Element Propagation from Inherited Structure - 6.3

Talend Data Mapper User Guide

EnrichVersion
6.3
EnrichProdName
Talend Big Data Platform
Talend Data Fabric
Talend Data Management Platform
Talend Data Services Platform
Talend MDM Platform
Talend Real-Time Big Data Platform
task
Design and Development
EnrichPlatform
Talend Studio

When an element inherits from a structure, the structure's elements are used to create child elements of the inheriting element. The structure doing the inheriting is called the child structure, and the structure from which the elements were inherited is the parent structure.

An element inherited from another is indicated with a black arrow icon decoration.

If element(s) are changed in the parent structure, the changes are automatically propagated to all child structures. This propagation happens immediately, so for example you can have an editor open for both the parent and child structures, add a new element in the parent structure and switch to the editor for the child structure and the new element will be present.

If you modify an inherited element in the child structure, this will be indicated by a gold triangle in the icon (signifying a delta, or change). This indicates that the child element is different than the parent element. You can see what the specified differences are by right clicking on the child element and selecting the Show Differences from Inherited Element menu item.

If you add an element in the child structure (as a descendant of an inheriting element), a yellow star will appear indicating the element is new in the child structure and not present in the parent structure.

The Element at the Point of Inheritance

The element at the point of inheritance (the element that specifies the parent structure) requires special consideration. There are some cases where you want none, some or all of properties of the element to be from the parent structure's root element. The Inherited Root property of the element (available in the element's properties when in Editable mode), specifies this by declaring which of the properties parent structure's root element are to be used. The following options are available:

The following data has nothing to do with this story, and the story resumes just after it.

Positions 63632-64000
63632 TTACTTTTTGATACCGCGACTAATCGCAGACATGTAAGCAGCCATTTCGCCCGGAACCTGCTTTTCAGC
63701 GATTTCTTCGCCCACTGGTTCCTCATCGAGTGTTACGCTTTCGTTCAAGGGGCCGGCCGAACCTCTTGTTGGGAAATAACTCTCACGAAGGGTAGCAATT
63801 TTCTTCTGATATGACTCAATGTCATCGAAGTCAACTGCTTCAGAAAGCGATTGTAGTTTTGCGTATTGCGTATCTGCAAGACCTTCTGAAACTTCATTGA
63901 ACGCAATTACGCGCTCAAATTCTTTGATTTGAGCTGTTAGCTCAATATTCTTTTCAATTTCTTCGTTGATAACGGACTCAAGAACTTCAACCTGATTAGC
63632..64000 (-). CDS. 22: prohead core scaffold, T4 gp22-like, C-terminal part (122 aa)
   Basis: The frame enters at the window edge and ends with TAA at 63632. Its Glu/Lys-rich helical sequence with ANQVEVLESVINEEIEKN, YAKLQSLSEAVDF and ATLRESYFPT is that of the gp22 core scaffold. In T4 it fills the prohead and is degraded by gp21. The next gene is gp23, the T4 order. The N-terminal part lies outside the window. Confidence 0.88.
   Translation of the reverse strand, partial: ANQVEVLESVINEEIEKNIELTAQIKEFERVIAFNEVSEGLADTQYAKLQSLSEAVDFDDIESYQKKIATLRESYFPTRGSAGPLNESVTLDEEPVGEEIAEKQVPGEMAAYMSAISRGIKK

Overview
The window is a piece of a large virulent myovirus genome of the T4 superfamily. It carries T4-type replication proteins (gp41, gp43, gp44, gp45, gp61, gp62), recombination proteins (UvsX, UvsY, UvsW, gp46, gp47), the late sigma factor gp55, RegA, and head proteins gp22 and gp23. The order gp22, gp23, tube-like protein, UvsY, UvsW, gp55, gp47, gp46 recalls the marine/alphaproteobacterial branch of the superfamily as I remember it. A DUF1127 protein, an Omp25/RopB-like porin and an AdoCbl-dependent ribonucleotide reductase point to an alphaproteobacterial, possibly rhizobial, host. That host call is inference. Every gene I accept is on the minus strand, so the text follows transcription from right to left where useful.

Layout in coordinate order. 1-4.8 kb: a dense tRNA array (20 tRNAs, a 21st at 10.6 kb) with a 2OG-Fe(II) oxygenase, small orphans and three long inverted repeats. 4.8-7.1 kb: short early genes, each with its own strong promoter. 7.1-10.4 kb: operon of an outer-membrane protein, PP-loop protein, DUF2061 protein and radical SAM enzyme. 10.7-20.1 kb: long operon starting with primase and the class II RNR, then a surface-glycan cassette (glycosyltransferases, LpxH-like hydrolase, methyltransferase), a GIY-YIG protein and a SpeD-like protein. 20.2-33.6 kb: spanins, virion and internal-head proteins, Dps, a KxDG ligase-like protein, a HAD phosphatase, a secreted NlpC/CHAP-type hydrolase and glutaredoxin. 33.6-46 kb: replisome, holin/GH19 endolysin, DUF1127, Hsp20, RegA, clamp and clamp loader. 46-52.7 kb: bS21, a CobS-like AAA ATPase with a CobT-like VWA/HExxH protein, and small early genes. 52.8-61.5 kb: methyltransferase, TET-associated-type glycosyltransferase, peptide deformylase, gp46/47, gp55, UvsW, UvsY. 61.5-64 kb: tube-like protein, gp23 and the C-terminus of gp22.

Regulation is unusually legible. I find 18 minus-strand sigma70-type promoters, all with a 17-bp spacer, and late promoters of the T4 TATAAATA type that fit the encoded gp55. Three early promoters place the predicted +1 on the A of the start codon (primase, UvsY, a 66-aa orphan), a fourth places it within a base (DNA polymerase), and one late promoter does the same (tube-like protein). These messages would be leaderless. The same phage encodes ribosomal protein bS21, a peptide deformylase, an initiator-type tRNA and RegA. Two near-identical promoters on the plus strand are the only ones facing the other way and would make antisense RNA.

• Use Only Children - The element in the child structure is not modified by the parent structure at all. The only elements inherited from the parent structure are the child elements of its root and their descendants.

  • Use Everything - All properties from the parent's root element are used for the child element.

  • Use All Except Name/Occurs (XSD) - All properties come from the parent element except the element's name and minimum and maximum occurrences which remain those from the child element. This is used for XSD schema support.

  • Use All Except Name/Occurs/SeqId (EDI) - All properties come from the parent element except the element's name, minimum and maximum occurrences, and sequence Id which remain those from the child element. This is used for EDI support.

  • Use All Except Occurs/SeqId (EDI) - All properties come from the parent element except the element's minimum and maximum occurrences, and sequence Id which remain those from the child element. This is used for EDI support.

Conflicts - Changing Both Parent and Child

Structure inheritance combines the elements and their properties into the child structure. There are times however when the same property of an element has changed independently in both the parent and child structure. For example the maximum number of occurs may have changed in both places. When this happens, the conflict indicator is set in the element's properties and a warning is given anytime a map is executed using that structure. You will need to manually resolve this conflict possibly by changing the child structure, and then you can remove the conflict indicator in the element's properties.

Note that structure element conflicts can also occur with the addition of elements to a sequence in both the parent and child structure, as it's not clear what the final order of the elements should be. The new elements are marked as having a conflict.